• it has been suggested that larger brains decrease the bipedal efficiency of females because they must have a wider pelvis and birth canal to give birth to a large brained infant

    So, for large brains to become fixed in the Homo population, the advantages had to outweigh the disadvantages listed above.

    One possible explanation incorporates the interaction of three different variables: group size, complex subsistence patterns, and the nutritional value of meat (Campbell and Loy 2000: 318). Let's address group size first. Research suggests that brain size and size of social groups correlates positively among living primates, implying that big brains helped individuals keep track of such things as dominance hierarchies, allies, etc. Second, a big brain allows for primates to keep track of large subsistence territories and allows for omnivores to develop strategies for collecting a wide-variety of foodstuffs. Third, eating meat is a relatively easy way to get the nutrition needed to run a big brain, which, as mentioned above, in modern humans takes about 1/3 of our daily metabolic energy. The argument for this, the social brain hypothesis, is laid out by Robin Dunbar in this [ article]. Dunbar also claims that it was changes in the neocortex, a 2-4mm thick top layer of the cerebral hemispheres, that were critical in the "homininzation" (development of cognitive abilities) of our ancestors. Please read this short article on the evolution of human cognitive abilities.

    Geology & Environmental Background

    The Miocene period (roughly 23-5 million years ago) was geologically active in Africa. This is the period of the adaptive radiation of the apes and a period of mountain building that led to the formation of the Great Africa Rift Valley (see Image: Great Africa Rift Valley). With the emergence of the rift mountains, the rains that heretofore had moved across the continent from the Atlantic Ocean were blocked (referred to as a rain shadow), leading to the aridification of Eastern Africa (Image: African Rift Valley, Kenya and Image: Rift Valley, Afar, Ethiopia). The savanna environment that evolved in Eastern Africa was and is a much more open environment than the forested environment of Western and Central Africa, leading to rise of new adaptations for plants and animals. It is in this newly emerging environment that hominin evolution takes off, although recent research indicates that proto-hominins lived in Western Africa.

    Paleoclimatic data has been correlated with speciation events in hominin evolution, but it does not seem to account for all speciation events. Paleoanthropologists are still working to identify the selective pressures that resulted in the evolution of different hominin species. Nonetheless, the paleoclimatic data suggests the following:

    • Grasslands spread in Africa between 10-5 million years ago during a cooling and drying phase. It is during this time frame that the common ancestor of African apes and humans lived. The common ancestor was more than like a quadruped who was arboreal or at least spent a significant amount of time in the trees. In the middle of this period, approximately 7-6 million years ago, the first bipedal hominin emerged, Sahelanthropus tchadensis. Sahelanthropus and a few other early hominins are referred to as proto-hominins in recognition of their primitive, ape-like features.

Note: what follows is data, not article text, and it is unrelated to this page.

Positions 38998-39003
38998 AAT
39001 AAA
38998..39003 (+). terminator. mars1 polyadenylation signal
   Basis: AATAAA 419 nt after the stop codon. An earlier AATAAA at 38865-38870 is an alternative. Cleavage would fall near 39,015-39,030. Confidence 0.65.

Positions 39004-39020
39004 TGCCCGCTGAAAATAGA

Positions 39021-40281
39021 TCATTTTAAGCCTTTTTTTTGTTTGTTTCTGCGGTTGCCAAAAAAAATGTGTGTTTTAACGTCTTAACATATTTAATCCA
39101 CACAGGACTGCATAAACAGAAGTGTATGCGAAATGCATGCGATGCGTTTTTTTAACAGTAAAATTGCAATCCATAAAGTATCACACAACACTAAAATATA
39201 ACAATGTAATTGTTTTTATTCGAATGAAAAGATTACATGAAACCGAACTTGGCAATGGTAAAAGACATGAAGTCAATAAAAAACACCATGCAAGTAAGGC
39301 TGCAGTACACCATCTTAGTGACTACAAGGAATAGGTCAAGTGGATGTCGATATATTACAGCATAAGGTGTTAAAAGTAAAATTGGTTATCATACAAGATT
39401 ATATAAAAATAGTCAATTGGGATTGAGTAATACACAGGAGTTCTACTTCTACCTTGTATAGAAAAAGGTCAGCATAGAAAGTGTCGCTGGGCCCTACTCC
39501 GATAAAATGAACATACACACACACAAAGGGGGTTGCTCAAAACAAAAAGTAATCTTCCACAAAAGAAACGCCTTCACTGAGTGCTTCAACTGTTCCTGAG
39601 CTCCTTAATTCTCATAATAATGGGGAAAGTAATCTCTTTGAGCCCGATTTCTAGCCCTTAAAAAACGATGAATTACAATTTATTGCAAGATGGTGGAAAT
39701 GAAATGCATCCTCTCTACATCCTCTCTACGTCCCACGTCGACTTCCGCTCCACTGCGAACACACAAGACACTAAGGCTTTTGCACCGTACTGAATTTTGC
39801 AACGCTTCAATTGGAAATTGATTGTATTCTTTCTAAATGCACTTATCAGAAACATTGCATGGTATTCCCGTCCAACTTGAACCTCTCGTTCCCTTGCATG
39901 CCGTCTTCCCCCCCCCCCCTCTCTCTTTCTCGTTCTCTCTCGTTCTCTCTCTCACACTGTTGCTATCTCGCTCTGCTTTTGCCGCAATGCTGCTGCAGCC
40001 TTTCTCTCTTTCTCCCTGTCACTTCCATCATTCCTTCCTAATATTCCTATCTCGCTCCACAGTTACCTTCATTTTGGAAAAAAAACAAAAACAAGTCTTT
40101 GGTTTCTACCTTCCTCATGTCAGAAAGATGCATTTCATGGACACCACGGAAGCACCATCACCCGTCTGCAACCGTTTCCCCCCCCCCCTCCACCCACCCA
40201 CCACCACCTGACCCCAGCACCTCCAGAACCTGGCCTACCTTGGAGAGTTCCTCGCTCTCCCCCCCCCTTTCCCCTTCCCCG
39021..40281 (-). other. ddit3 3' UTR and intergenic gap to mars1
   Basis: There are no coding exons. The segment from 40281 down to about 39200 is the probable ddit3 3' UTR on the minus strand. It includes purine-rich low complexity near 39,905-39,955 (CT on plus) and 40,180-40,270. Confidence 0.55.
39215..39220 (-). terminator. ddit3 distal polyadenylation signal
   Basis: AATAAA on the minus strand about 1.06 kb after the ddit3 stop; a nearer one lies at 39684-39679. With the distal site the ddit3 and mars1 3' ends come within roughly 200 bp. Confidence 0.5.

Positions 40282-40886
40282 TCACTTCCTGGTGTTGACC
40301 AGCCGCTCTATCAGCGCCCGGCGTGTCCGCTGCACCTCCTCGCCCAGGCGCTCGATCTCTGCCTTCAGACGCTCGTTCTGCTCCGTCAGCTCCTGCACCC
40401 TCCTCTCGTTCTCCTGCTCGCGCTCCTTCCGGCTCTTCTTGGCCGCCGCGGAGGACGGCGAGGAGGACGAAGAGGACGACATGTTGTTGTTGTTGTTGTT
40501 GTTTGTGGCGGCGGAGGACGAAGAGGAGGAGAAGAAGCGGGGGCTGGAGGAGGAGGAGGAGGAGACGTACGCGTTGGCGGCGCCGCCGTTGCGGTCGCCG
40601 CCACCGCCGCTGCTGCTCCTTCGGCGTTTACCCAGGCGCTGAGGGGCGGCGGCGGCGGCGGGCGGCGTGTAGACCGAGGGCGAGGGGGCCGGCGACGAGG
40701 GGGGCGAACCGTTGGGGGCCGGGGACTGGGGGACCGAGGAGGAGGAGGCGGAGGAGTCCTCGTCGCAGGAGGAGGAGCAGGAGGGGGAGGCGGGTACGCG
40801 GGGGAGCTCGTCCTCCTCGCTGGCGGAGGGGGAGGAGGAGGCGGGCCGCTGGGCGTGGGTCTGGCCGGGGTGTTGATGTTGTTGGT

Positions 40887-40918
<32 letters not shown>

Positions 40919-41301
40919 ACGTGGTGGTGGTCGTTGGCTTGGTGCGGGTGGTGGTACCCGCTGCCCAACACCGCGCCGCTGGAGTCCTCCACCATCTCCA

• In the mid-Pliocene period, 3-2 million years ago, yet another cooling and drying phase is correlated with the adaptive radiation of the hominins, including the emergence of the robust australopithecines (note: some paleoanthropologists place these species in a separate genus, Paranthropus. In this course we will refer to the robust species as Australopithecine) and the genus Homo.
    • Near the beginning of the Pleistocene period, also known as the Ice Age, the environment continued to get drier. Open habitats spread in East Africa. During this period, Homo ergaster (Homo erectus) emerges and finally leaves the African continent.

    This data has a tendency to make us think that hominin evolution was driven by environmental changes; however, the presence of Sahelanthropus tchadensis in West Africa forces paleoanthropologists to acknowledge the possibility that geologic, climatic, and environmental changes occuring in Africa during the Miocene, Pliocene and Pleistocene had little to do with the evolution of hominins.

    For Further Exploration

    Explore Human Evolution in Print

    • Boyd, Robert and Joan B. Silk. 2009. How Humans Evolved, 5th edition. New York: W. W. Norton.
    • Campbell, Bernard G. and James D. Loy. 2000. Humankind Emerging, 8th edition. Boston: Allyn & Bacon.
    • Johanson, Donald and Kate Wong. 2010. Lucy's Legacy: The Quest for Human Origins. New York: Harmony Books.
    • Stringer, Chris and Peter Andrew. 2006. The Complete World of Human Evolution. New York: Thames & Hudson.
    • Tattersall, Ian. 2008. The Fossil Trail: How We Know What We Think We Know About Human Evolution. New York: Oxford University Press.

    Explore Human Evolution on the Web

    • Becoming Human
    • Talk Origins Fossil Hominids
    • Hall of Human Origins
    • Science Daily: Human Evolution News
    • Rediscovering Biology:Unit 9 Human Evolution
    • BBC: The Evolution of Man
    • Human Evolution: The Fossil Evidence in 3d


    1. Campbell BG. 2000.Humankind Emerging, 8th edition. Needham Heights (MA): Allyn&Bacon.
    2. eLucy: Step-by-step: the evolution of bipedalism [Internet]. c2007. Austin (TX): Department of Anthropology, University of Texas-Austin. [cited 2015 Aug 3]. Available from:
    3. Hawks J. 2005. The Great Rift Valley. John Hawks weblog [Internet] [cited 2015 Aug 2]. Available from:
    4. Jurmain R, Kilgore L, Trevathan W. 2013. Essentials of physical anthropology, 9th edition. Belmont (CA): Wadsworth Cengage Learning.
    5. Larsen CS. 2014. Our origins: discovering physical anthropology. New York (NY): W. W. Norton & Company, Inc.
    6. Scarre C. 2005.The Human Past: World Prehistory&the Development of Human Societies. London (UK): Thames & Hudson Ltd.

    This page titled 3.1: Trends is shared under a CC BY-SA 4.0 license and was authored, remixed, and/or curated by Tori Saneda & Michelle Field via source content that was edited to the style and standards of the LibreTexts platform; a detailed edit history is available upon request.